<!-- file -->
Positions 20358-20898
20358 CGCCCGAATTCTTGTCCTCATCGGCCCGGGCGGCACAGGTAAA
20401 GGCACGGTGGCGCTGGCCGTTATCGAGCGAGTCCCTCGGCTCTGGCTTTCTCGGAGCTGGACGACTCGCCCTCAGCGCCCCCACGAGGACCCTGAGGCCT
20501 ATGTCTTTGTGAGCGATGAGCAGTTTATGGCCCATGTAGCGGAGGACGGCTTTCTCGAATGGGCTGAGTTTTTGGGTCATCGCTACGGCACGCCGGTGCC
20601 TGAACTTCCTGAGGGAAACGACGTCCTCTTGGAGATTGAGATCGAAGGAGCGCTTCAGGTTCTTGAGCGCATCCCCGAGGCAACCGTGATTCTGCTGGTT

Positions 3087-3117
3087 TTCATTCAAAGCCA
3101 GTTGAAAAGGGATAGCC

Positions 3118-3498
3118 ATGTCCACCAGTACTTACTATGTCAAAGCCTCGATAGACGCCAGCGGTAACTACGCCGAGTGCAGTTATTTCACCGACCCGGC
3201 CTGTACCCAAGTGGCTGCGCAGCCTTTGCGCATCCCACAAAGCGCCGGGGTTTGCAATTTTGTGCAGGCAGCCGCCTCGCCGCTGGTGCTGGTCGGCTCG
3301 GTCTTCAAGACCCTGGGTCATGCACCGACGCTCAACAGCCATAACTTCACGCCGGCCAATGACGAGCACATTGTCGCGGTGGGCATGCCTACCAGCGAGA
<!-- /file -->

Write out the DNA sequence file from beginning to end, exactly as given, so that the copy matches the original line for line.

Positions 20358-20898
20358 CGCCCGAATTCTTGTCCTCATCGGCCCGGGCGGCACAGGTAAA
20401 GGCACGGTGGCGCTGGCCGTTATCGAGCGAGTCCCTCGGCTCTGGCTTTCTCGGAGCTGGACGACTCGCCCTCAGCGCCCCCACGAGGACCCTGAGGCCT
20501 ATGTCTTTGTGAGCGATGAGCAGTTTATGGCCCATGTAGCGGAGGACGGCTTTCTCGAATGGGCTGAGTTTTTGGGTCATCGCTACGGCACGCCGGTGCC
20601 TGAACTTCCTGAGGGAAACGACGTCCTCTTGGAGATTGAGATCGAAGGAGCGCTTCAGGTTCTTGAGCGCATCCCCGAGGCAACCGTGATTCTGCTGGTT

Positions 3087-3117
3087 TTCATTCAAAGCCA
3101 GTTGAAAAGGGATAGCC

Positions 3118-3498
3118 ATGTCCACCAGTACTTACTATGTCAAAGCCTCGATAGACGCCAGCGGTAACTACGCCGAGTGCAGTTATTTCACCGACCCGGC
3201 CTGTACCCAAGTGGCTGCGCAGCCTTTGCGCATCCCACAAAGCGCCGGGGTTTGCAATTTTGTGCAGGCAGCCGCCTCGCCGCTGGTGCTGGTCGGCTCG
3301 GTCTTCAAGACCCTGGGTCATGCACCGACGCTCAACAGCCATAACTTCACGCCGGCCAATGACGAGCACATTGTCGCGGTGGGCATGCCTACCAGCGAGA